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How to Get Accepted By Glimmer Train (as of Winter 2015)

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I enjoy reading issues of Glimmer Train, and this one in particular had some great offerings. Even the stories I disliked the most had something worthwhile to provide. I can find short stories in many places, but the ones in Glimmer Train reveal the best path to a first ever publishing. Here are my previous reviews, from the worst story to the best:

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Glimmer Train Winter 2015: “Transit,” by Gillian Burnes

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We end the Winter 2015 issue of Glimmer Train as we began it— with a globe-hopping look at how every life interconnects. And, would you believe it, it’s even more plotless than “Number 41” was! That’s not all bad. Like I said, some stories move along by theme instead of plot. And in a couple of those stories, theme’s all you got. I loved “Number 41” like a comfort pillow. “Transit”’s more like bubble wrap… fun and cozy, to be sure, but not as substantial or even as appealing as such a pillow.

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Glimmer Train Winter 2015: “If She Doesn’t Answer” by David Ebenbach

On occasion, you need to reclaim your love of reading. It’s easy to get bogged down in what you’re supposed to read, or what’s good for you to read. You forget why you even bother in the first place. Unlike other, good Glimmer Train offerings, “If She Doesn’t Answer” fills me with the urge to scream and tell the world how fuckin’ great this story is. That’s hard to do when writing a reasoned critique. So imagine me typing all this with my hair on fire, my eyes bulging, and my fingers quicker than lightning, if you want to get a sense of how this short story excites me.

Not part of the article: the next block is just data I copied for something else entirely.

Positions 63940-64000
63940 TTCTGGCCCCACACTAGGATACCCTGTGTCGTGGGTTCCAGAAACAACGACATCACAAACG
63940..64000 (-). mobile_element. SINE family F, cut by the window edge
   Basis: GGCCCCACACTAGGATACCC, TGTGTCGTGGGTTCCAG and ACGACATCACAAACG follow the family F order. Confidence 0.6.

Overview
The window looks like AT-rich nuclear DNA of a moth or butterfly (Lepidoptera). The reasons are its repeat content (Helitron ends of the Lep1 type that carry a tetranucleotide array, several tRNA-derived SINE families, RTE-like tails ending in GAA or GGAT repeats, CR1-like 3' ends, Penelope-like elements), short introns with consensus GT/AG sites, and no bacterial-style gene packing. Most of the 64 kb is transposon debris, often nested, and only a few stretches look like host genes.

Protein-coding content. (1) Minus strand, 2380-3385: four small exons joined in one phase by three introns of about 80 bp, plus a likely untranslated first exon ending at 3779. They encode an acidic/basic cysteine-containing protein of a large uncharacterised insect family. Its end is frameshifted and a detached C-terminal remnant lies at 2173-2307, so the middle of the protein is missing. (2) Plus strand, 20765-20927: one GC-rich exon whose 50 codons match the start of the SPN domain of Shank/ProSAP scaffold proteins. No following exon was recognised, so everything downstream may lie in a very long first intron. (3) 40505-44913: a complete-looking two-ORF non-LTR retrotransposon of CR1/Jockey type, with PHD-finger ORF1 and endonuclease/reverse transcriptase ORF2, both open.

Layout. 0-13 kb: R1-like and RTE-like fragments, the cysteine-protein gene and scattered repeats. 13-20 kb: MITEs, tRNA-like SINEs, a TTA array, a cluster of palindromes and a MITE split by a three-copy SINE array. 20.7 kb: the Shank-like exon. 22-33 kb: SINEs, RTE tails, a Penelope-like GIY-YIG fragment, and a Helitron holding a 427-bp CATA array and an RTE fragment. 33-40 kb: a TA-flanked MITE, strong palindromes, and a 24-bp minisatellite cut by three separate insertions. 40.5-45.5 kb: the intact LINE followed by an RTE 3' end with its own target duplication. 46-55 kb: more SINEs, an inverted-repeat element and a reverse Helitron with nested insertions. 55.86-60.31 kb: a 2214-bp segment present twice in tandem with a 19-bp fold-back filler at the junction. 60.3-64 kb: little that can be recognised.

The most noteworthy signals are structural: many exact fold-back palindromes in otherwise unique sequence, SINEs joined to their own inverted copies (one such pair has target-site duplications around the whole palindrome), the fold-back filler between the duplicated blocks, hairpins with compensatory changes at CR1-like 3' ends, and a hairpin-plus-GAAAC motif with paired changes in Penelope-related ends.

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Glimmer Train Winter 2015: “Dumb Down,” by Hugh Burkhart

Any writer will tell you how hard it is to make good art, but some aspects of the craft are easier than others. Let’s say you want to tell a traditional tempted-by-old-flame story, like “Dumb Down” does. How do you convince your audience that this hot lady is worth committing infidelity over? Simple: don’t describe the wife at all! Hard to get upset over the betrayal of someone you barely know. Allison, the wife of protagonist Dave, only has an arched eyebrow as a defining character trait. “There was a time when that was all she would have to do to get me to ravish her right there…” (Burkhart, 202) muses Dave. Now Dave has his eye on Kerry Pigeon, wife (former?) of college friend Hal. In our first look at Kerry, we see her “Barefoot in worn jeans and a T-shirt, blond hair tousled… she was more woman than any of the college girls I’d been with, sensual in a way they could never be,” (Burkhart, 204). Yeah, there’s no way “eyebrow not as sexy as before” can compete with that.